Aigburth Road to the Dingle

Down to the river, part one

A two part Friday Walk this one, first part about getting to the river, second part about the South Docks.

DSC00045

Last Sunday, when we walked upstream in all the ragged glory of what 200 years of the chemical industry has done to the Mersey and its banks around Widnes, had given me a real hunger for more river walking. So today I set off for the river again. The Liverpool part of the Mersey this time. I’ll spend all of this Part One post getting there.

Slate grey today, but doesn’t feel like it’s going to rain.

Entering Sefton Park,Mere Bank tower block, which overlooks Greenbank Lane Allotments, is being fenced off. For improvement or for sale?

Entering Sefton Park,Mere Bank tower block, which overlooks Greenbank Lane Allotments, is being fenced off. For improvement or for sale?

Then across Sefton Park and into Lark Lane. (Yes, this is a bit like ‘In the neighbourhood’ from the other day. I’m ignoring the parks you’ll know perfectly well.)

The newly opened Milo Lounge.

The newly opened Milo Lounge.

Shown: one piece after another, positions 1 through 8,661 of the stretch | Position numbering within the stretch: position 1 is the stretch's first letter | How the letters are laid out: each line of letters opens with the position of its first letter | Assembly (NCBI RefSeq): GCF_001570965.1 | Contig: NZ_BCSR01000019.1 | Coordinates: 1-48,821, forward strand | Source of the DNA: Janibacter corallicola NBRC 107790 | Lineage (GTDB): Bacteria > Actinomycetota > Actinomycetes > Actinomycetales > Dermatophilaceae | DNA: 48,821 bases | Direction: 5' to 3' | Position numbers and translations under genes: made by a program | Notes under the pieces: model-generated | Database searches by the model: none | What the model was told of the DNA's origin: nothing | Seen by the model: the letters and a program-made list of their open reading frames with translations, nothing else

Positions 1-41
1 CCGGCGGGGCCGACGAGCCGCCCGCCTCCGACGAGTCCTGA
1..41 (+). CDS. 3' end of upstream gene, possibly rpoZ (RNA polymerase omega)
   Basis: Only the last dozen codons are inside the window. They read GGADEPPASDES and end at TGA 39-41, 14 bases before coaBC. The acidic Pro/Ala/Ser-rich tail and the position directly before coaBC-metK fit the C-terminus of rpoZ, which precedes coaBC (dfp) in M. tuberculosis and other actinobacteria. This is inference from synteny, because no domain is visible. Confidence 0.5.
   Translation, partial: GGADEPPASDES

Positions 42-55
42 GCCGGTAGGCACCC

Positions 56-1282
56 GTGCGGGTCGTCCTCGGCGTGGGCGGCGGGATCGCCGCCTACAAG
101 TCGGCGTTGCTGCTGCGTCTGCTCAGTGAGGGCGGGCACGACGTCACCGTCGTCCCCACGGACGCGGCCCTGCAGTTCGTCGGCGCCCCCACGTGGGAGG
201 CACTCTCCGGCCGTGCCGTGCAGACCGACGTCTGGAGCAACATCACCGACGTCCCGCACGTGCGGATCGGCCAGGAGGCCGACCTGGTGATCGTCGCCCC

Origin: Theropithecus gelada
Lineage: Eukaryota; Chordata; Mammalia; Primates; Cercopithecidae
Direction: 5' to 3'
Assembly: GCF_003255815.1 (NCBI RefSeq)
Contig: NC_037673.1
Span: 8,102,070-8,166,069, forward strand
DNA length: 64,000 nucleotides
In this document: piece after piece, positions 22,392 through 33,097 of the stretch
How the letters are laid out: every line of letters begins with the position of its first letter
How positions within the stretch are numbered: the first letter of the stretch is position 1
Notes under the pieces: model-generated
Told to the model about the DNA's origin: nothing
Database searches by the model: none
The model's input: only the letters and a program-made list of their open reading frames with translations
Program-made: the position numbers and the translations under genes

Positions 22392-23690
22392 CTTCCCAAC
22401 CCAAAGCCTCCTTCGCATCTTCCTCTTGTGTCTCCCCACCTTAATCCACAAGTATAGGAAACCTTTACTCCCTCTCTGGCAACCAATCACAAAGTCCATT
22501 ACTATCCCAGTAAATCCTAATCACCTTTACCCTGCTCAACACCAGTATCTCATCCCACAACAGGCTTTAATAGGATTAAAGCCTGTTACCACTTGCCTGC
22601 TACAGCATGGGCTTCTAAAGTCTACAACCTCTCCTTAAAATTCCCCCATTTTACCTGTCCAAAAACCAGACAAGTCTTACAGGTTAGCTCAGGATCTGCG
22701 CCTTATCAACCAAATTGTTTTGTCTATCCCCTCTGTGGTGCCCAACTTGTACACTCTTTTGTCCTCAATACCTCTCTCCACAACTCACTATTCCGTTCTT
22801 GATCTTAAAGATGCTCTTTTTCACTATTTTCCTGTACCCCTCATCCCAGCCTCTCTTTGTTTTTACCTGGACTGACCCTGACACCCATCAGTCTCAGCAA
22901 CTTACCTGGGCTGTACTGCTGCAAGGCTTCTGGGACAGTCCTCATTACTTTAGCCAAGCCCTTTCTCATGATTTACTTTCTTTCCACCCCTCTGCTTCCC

Not been there yet but am encouraged when it’s Twitter feed explains it’s ‘community led.’ However it’s website takes you to a list of 30-odd other ‘Lounges’ – so not sure we’re in ‘Liverpool Independent’ land here. Unlike…

Yes, Keith's. Feels like it's been open all my adult life. Defined the phrase 'Wine Bar' for a Liverpool that had never heard of them.

Yes, Keith’s. Feels like it’s been open all my adult life. Defined the phrase ‘Wine Bar’ for a Liverpool that had never heard of them.

And bad as the paint job is Keith’s survives while others come and go.

'The Laundry?'

‘The Laundry?’

Along the road I buy my lunch for later, falafel wraps – best in Liverpool.

'What are you doing here?' snaps the genial owner.

‘What are you doing here?’ snaps the genial owner.

Here I am, going round thinking I’m a free-spirit led purely by my instincts each day. But no. To him I’m one of his ‘Sunday people.’ ‘That’s when you always come in here!’ That’s me told.

Aigburth Road.

Aigburth Road.